“All our employees are quality and delivery conscious and are key to our success. Each employee has a complete knowledge of our products, which helps assure that only quality brooms and brushes are manufactured and delivered.”

 

In February 2006, the company purchased the assets of Ridgeview Products, LLC, also of La Crosse. Ridgeview Products was a manufacturer of brooms and brushes for the food processing and foodservice markets. Ridgeview’s machinery and equipment were moved to the La Crosse Brush facility at time of purchase. The Ridgeview name/logo are currently used as the brand name for La Crosse Brush’s food industry brushes.

 


(Continued on Top Right Column)

In May 2007, La Crosse Brush purchased the assets of Excel Brush Works, of Prairie du Chien, WI. Excel Brush had been a manufacturer of consumer and industrial brushes since 1982, which strengthened La Crosse Brush’s position in the retail market, according to Peterson. The Excel name/logo are currently used as the brand name for La Crosse Brush’s retail brush lineup.

 

“The addition of Ridgeview Products and Excel Brush Works hashelped make La Crosse Brush more efficient through additional volume and state-of-the-art equipment,” Peterson said. “La Crosse Brush has the reputation for high quality products at reasonable prices and continues to stride toward building on that reputation.

 

Excel Brush Logo

Ridgeview and Excel Brand Logos.

 

“We are optimistic about the future of U.S. made brushes. We hope our consumers continue to see the value of buying American made products.”

 

Contact: La Crosse Brush, Inc.,

3235 George St., La Crosse, WI 54603.

Phone: 608-783-3321; Toll Free; 888-683-7491;

Email: customerservice@lacrossebrush.com.

Website: www.lacrossebrush.com.

 


 

 

 

Richard Bland

Administrative Assistant Robin Friedlander

 

Founded in 1995, the not-for-profit New York City Industries for the Blind, Inc. (NYCIB), of Brooklyn, NY, has been on a mission to provide meaningful employment and training opportunities to individuals who are blind or visually impaired in the greater New York City area.

 

According to NYCIB, the national unemployment rate is more than 70 percent for people who are blind. There are about 100,000 people registered as legally blind in New York state, of which half reside in the New York City metro area.

 

While NYCIB offers products in several market segments, nearly half the products the company produces fall in the broom, brush and mop category, according to NYCIB President/CEO Richard Bland.

 

NYCIB’s janitorial/sanitation related products include upright, push and street brooms; broom handles; dust pans; counter dusters, deck, scrub, kitchen and sanitary/bowl brushes; cut-end and looped-end wet mops; dust and flat mops; mop handles; and mop buckets.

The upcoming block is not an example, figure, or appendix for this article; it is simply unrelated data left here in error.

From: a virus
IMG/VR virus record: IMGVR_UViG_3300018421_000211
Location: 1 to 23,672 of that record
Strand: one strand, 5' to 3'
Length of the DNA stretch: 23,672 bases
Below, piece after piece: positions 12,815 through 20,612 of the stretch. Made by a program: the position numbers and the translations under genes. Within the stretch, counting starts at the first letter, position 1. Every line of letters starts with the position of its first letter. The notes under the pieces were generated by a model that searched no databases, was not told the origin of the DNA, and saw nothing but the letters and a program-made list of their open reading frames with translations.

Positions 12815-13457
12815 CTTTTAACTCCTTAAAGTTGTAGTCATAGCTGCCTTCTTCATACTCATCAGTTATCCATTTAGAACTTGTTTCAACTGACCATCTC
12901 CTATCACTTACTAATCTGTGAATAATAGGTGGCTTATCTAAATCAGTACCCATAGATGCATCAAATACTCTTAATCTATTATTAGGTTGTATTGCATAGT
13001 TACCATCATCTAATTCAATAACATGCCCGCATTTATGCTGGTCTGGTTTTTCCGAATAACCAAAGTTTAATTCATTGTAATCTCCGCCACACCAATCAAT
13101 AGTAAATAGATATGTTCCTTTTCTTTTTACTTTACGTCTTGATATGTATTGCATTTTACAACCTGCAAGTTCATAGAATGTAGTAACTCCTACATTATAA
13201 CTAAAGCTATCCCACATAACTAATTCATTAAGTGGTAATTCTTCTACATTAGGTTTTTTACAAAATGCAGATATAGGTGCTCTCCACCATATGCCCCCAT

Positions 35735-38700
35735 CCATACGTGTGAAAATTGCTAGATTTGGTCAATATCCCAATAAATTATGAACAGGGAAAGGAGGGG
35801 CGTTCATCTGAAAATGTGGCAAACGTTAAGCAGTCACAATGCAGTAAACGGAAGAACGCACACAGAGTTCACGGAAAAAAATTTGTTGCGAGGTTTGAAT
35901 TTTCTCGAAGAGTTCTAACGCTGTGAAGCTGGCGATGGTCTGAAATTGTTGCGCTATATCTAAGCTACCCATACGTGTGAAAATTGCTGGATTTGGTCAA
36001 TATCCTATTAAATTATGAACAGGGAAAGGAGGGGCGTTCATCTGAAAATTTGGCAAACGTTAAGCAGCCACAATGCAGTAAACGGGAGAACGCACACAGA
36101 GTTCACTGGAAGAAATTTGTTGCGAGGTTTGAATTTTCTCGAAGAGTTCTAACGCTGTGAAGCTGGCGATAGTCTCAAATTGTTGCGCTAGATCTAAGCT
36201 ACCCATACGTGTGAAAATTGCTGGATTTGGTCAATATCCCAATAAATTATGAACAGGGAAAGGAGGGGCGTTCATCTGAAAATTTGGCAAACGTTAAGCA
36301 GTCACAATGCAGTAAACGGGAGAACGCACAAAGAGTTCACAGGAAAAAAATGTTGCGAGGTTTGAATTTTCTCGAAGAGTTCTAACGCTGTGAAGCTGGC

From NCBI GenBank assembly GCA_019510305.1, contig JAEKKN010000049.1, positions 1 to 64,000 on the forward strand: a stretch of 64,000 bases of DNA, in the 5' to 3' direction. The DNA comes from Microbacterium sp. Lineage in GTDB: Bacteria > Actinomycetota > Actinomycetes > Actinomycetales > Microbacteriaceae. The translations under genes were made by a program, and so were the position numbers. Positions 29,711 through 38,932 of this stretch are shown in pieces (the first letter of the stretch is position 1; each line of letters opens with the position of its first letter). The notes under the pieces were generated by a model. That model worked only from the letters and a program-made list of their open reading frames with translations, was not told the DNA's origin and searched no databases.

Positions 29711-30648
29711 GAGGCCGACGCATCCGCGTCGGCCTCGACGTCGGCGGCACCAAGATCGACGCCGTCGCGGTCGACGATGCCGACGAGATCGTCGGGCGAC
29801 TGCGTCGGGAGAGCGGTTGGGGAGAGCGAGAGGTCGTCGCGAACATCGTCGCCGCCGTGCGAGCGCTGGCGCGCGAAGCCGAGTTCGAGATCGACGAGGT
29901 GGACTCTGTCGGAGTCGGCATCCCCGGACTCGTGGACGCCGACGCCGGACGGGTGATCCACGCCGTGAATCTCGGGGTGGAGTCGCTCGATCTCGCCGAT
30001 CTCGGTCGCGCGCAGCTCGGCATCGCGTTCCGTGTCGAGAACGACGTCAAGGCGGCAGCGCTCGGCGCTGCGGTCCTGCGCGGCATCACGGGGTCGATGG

The company also offers microfiber products such as cloths, flat mops, flat mop pads and “scrubbies.” Other jan/san-related products include botanical disinfectants, a graffiti remover and deodorizers.

 

“We sell our products to federal prisons, to the GSA (U.S. General Services Administration), the U.S. Defense Department, military bases and VA (Veteran Administration) hospitals,” Bland said.

 

Bland explained NYCIB’s contracts with federal and state governmental agencies are a result of “set-asides” originally established in 1938 with the federal Wagner-O’Day Act.

 

Richard Bland

President/CEO Richard Bland

 

“Robert F. Wagner was a U.S. senator from New York and Caroline O’Day was a U.S. Congresswoman from New York. The Wagner-O’Day Act was one of the first set-asides to provide opportunities during the Great Depression for people who were blind.”

 

The Wagner-O’Day Act mandated that all federal agencies purchase specified supplies and services (as long as they were competitive in price, quality and delivery) from nonprofit agencies employing blind people. The Wagner-O’Day was expanded in 1971, when the U.S. Congress passed the Javits-Wagner-O’Day Act. Sen. Jacob Javits led the effort to amend the older law to include persons who have other significant disabilities.

 

“Because New York state also has a set-aside program similar to the federal law, we are a supplier to the New York City (NYC) Housing Authority, NYC Transit Authority, Long Island Railroad, Metro North, state and city prisons, schools K-12 and government agencies in the state,” Bland said. “We also do sewing work on military uniforms for the U.S. Department of Defense.”

 

According to NYCIB, the company uses state-of-the-art sewing machines, including computerized/programmable machinery in all aspects of military uniform “mil spec” production.

 

NYCIB also has a unique service contract with the United States Postal Service (USPS). NYCIB receives several tractor-trailer loads of empty foreign mailbags daily from John F. Kennedy International airport. Bags are sorted by country, packed, labeled and shipped back to JFK for routing to the source countries.

 

“Countries want their mail bags returned,” Bland said. “The bags get jumbled and need to be sorted. We have been performing this service for more than 10 years. The people at the distribution center love this service. It saves them a ton of money, and it meets our mission of creating jobs for blind people.”